2008-05-10

    Bone is more difficult to break than to split. Although this is well known, and many studies exist on the behavior of long cracks in bone, there is a need for data on the orientation-dependent crack-growth resistance behavior of human cortical bone which accurately assesses its toughness at appropriate size-scales. Here we use in-situ mechanical testing in the scanning electron microscope and x-ray computed tomography to examine how physiologically-pertinent short (<600 mu m) cracks propagate in both the transverse and longitudinal orientations in cortical bone, using both crack-deflection/twist mechanics and nonlinear-elastic fracture mechanics to determine crack-resistance curves. We find that after only 500 mu m of cracking, the driving force for crack propagation was more than five times higher in the transverse (breaking) direction than in the longitudinal (splitting) direction due to major crack deflections/twists principally at cement sheathes. Indeed, our results show that the true transverse toughness of cortical bone is far higher than previously reported. However, the toughness in the longitudinal orientation, where cracks tend to follow the cement lines, is quite low at these small crack sizes; it is only when cracks become several millimeters in length that bridging mechanisms can develop leading to the (larger-crack) toughnesses generally quoted for bone.

  7. Enhancing Scalability and Efficiency of the TOUGH2_MP for LinuxClusters

    SciTech Connect

    Zhang, Keni; Wu, Yu-Shu

    2006-04-17

    TOUGH2{_}MP, the parallel version TOUGH2 code, has been enhanced by implementing more efficient communication schemes. This enhancement is achieved through reducing the amount of small-size messages and the volume of large messages. The message exchange speed is further improved by using non-blocking communications for both linear and nonlinear iterations. In addition, we have modified the AZTEC parallel linear-equation solver to nonblocking communication. Through the improvement of code structuring and bug fixing, the new version code is now more stable, while demonstrating similar or even better nonlinear iteration converging speed than the original TOUGH2 code. As a result, the new version of TOUGH2{_}MP is improved significantly in its efficiency. In this paper, the scalability and efficiency of the parallel code are demonstrated by solving two large-scale problems. The testing results indicate that speedup of the code may depend on both problem size and complexity. In general, the code has excellent scalability in memory requirement as well as computing time.

  8. Difference in Restricted Mean Survival Time for Cost-Effectiveness Analysis Using Individual Patient Data Meta-Analysis: Evidence from a Case Study

    PubMed Central

    Lueza, Béranger; Mauguen, Audrey; Pignon, Jean-Pierre; Rivero-Arias, Oliver; Bonastre, Julia

    2016-01-01

    Objective In economic evaluation, a commonly used outcome measure for the treatment effect is the between-arm difference in restricted mean survival time (rmstD). This study illustrates how different survival analysis methods can be used to estimate the rmstD for economic evaluation using individual patient data (IPD) meta-analysis. Our aim was to study if/how the choice of a method impacts on cost-effectiveness results. Methods We used IPD from the Meta-Analysis of Radiotherapy in Lung Cancer concerning 2,000 patients with locally advanced non-small cell lung cancer, included in ten trials. We considered methods either used in the field of meta-analysis or in economic evaluation but never applied to assess the rmstD for economic evaluation using IPD meta-analysis. Methods were classified into two approaches. With the first approach, the rmstD is estimated directly as the area between the two pooled survival curves. With the second approach, the rmstD is based on the aggregation of the rmstDs estimated in each trial. Results The average incremental cost-effectiveness ratio (ICER) and acceptability curves were sensitive to the method used to estimate the rmstD. The estimated rmstDs ranged from 1.7 month to 2.5 months, and mean ICERs ranged from € 24,299 to € 34,934 per life-year gained depending on the chosen method. At a ceiling ratio of € 25,000 per life year-gained, the probability of the experimental treatment being cost-effective ranged from 31% to 68%. Conclusions This case study suggests that the method chosen to estimate the rmstD from IPD meta-analysis is likely to influence the results of cost-effectiveness analyses. PMID:26960150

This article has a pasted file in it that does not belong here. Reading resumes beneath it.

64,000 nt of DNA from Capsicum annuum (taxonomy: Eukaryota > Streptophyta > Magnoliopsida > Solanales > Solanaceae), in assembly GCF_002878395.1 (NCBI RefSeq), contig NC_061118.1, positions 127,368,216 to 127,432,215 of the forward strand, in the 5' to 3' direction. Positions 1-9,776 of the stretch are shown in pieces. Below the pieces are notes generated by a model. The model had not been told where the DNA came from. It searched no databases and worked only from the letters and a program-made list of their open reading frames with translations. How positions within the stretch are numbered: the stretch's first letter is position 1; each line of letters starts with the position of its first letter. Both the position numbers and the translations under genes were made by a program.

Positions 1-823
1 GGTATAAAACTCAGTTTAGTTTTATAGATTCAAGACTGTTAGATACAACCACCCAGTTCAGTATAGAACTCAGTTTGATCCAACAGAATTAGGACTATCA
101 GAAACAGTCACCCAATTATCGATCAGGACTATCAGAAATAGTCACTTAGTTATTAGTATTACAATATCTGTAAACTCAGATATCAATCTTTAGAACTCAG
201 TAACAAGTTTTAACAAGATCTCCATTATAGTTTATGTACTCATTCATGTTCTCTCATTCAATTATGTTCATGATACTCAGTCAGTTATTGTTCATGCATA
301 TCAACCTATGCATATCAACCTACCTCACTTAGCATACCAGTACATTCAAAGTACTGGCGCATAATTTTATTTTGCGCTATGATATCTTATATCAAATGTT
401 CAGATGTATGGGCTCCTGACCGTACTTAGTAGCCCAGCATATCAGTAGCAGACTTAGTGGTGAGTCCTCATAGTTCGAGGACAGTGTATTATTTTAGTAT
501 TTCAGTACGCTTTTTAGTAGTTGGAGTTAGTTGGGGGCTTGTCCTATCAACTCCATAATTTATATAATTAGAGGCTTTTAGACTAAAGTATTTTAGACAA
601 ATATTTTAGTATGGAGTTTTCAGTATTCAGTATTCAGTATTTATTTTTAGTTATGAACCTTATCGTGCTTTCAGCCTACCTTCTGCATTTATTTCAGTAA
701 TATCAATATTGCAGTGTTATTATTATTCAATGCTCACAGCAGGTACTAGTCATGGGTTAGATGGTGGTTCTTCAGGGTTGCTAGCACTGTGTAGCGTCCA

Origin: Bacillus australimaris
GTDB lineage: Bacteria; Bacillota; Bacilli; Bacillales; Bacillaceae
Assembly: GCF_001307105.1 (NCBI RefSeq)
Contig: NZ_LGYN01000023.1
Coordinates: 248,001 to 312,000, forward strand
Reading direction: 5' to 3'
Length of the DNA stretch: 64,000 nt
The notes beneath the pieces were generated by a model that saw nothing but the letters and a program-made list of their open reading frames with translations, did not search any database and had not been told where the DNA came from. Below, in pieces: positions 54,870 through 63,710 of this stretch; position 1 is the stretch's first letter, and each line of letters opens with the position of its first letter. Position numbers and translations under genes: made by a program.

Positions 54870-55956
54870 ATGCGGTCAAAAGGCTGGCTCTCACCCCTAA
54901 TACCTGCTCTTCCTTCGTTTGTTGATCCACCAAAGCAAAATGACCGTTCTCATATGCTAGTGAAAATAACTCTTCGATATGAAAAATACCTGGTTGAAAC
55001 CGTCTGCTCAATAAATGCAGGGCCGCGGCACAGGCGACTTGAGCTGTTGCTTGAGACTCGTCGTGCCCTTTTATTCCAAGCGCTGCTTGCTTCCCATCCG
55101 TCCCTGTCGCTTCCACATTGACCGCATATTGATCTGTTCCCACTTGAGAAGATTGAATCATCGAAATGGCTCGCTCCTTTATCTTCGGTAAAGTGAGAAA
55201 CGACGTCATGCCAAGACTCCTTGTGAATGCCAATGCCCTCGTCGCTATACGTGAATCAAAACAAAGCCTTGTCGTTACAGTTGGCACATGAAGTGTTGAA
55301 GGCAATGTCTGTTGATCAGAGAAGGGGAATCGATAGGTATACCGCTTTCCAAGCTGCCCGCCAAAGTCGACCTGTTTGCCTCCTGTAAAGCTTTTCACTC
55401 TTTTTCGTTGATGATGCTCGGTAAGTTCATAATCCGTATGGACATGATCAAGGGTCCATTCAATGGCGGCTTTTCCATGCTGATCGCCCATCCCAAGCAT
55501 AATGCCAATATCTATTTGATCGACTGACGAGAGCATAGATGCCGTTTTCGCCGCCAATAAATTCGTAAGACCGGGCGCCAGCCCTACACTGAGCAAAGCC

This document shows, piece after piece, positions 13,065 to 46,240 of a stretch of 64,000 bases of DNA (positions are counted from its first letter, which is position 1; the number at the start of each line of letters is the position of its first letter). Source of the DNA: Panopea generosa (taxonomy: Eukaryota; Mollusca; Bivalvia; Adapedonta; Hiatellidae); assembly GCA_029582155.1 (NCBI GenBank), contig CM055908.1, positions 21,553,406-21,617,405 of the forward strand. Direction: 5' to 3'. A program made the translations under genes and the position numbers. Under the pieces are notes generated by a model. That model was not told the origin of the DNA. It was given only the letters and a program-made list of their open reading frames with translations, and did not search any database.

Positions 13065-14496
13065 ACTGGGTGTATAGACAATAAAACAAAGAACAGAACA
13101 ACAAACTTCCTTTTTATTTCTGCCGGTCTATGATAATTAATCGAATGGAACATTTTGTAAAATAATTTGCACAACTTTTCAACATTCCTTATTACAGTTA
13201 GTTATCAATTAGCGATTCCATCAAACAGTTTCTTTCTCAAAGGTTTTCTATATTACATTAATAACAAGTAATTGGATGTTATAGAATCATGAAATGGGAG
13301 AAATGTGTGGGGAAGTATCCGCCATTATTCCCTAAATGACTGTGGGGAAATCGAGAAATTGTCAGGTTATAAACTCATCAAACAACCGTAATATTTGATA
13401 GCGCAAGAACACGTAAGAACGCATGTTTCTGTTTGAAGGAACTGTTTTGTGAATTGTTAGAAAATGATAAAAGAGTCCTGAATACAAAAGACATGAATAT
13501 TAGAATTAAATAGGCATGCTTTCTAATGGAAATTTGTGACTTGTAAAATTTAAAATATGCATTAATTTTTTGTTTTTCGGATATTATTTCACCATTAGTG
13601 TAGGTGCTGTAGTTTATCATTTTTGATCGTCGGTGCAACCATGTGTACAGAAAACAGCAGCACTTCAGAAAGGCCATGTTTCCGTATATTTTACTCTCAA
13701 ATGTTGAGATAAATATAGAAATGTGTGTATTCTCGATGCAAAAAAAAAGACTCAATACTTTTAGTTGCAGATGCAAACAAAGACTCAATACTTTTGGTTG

9. Extrusion process optimization for toughness in balloon films

    NASA Technical Reports Server (NTRS)

    Cantor, K. M.; Harrison, I. R.

    1993-01-01

    An experimental optimization process for blown film extrusion is described and examined in terms of the effects of the technique on the toughness of balloon films. The optimization technique by Cantor (1990) is employed which involves the identification of key process variables including screw speed, nip speed, bubble diameter, and frost-line height for analysis to optimize the merit function. The procedure is employed in the extrusion of a low-density polyethylene polymer, and the resulting optimized materials are toughness- and puncture-tested. Balloon toughness is optimized in the analytical relationship, and the process parameters are modified to attain optimal toughness. The film produced is shown to have an average toughness of 24.5 MPa which is a good value for this key property of balloon materials for high-altitude flights.

  10. Fracture Toughness in Advanced Monolithic Ceramics - SEPB Versus SEVENB Methods